1. So happy to know that you love Anne Fadiman too, Christine 🙂 I love At Large and At Small too. I haven’t read The Spirit Catches You and You Fall Down yet. Hoping to read it one of these days.

      Liked by 1 person

  2. Vishy is one my favourite bloggers because when I asked him for recommendations for Indian Lit I should read he obliged with a splendid list which I have been dipping into ever since.
    I don’t know any of these books but if Visjy says they’re good, then they most certainly are:)

    Liked by 1 person

    1. Thank you for your kind words, Lisa 🙂 Glad you liked those Indian literature recommendations! Hope you like the above three if you get to read them. I would love to hear your thoughts.

      Liked by 1 person

    2. Thanks for your kind words, Lisa 🙂 So happy to know that you liked my Indian lit recommendations. I hope you get to read some of the above books. I would love to hear your thoughts


  3. Vishy’s a good source for book recommendations so these three unknown-to-me books must be good.
    I’ll have a look at the Brossard and the bookish one tempts me as well.
    Happy reading, Vishy!

    Liked by 1 person

    1. Thank you for your kind words, Emma 🙂 I hope you like the Brossard book. I have heard that the prose is even more beautiful in French. Happy reading!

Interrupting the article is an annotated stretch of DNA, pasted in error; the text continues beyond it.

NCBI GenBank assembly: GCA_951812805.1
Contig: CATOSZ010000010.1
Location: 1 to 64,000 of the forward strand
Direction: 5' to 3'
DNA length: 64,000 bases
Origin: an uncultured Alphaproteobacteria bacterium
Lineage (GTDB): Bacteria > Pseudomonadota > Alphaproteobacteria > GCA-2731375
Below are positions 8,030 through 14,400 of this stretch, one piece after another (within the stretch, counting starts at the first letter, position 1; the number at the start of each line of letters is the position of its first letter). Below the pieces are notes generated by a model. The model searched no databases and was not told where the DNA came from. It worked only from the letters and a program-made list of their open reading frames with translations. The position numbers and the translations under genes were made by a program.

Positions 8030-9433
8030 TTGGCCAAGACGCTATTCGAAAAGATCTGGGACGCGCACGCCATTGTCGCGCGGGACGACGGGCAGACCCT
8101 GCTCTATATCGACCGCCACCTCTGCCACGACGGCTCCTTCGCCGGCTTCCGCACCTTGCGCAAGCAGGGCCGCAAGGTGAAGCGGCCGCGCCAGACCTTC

4. I’m very glad that I just picked up that copy of Ex Libris – I’m looking forward to it more than ever!

    And Vishy’s right about Nicole Brossard and so many other French writers in Canada. Of course, those of us who speak only English (which is probably most of us, although that is changing with all the French schools and French immersion programs) have to wait until there are translations of the French books. But, even then, they are not commonly known. Another Quebec author that was recommended to me by Vishy about a year ago is Denis Theriault. I finally got around to reading his novella ‘The Peculiar Life of a Lonely Postman’ last month, and loved it. I really have to get to ‘Yesterday, At the Hotel Clarendon’.
    Thanks for the great recommendations, Vishy!

    Liked by 2 people

    1. So wonderful to know that you got Ex Libris recently, Naomi! So jealous that you are going to read it for the first time! Happy reading! So wonderful to know that you liked Denis Thériault’s The Peculiar Life if a Lonely Postman. It is one of my favourites. Hope you get to read Brossard’s book. Her prose is so gorgeous!

      Liked by 1 person

    1. So happy to know that The Wall is there on your TBR list, Marina! It is one of my alltime favourites. Hope you like it. I will look forward to hearing your thoughts on it. Happy reading!


  5. I’m Canadian and have never heard of Nicole Brossard and feel that I’m missing out. I’m definitely going to read Yesterday, at the Hotel Clarendon in 2017. thank you


  6. I’m late to this but really love these choices. I haven’t finished Fadiman’s book yet but what I read so far is wonderful. And so is the wall but I don’t know Brossards’s book yet.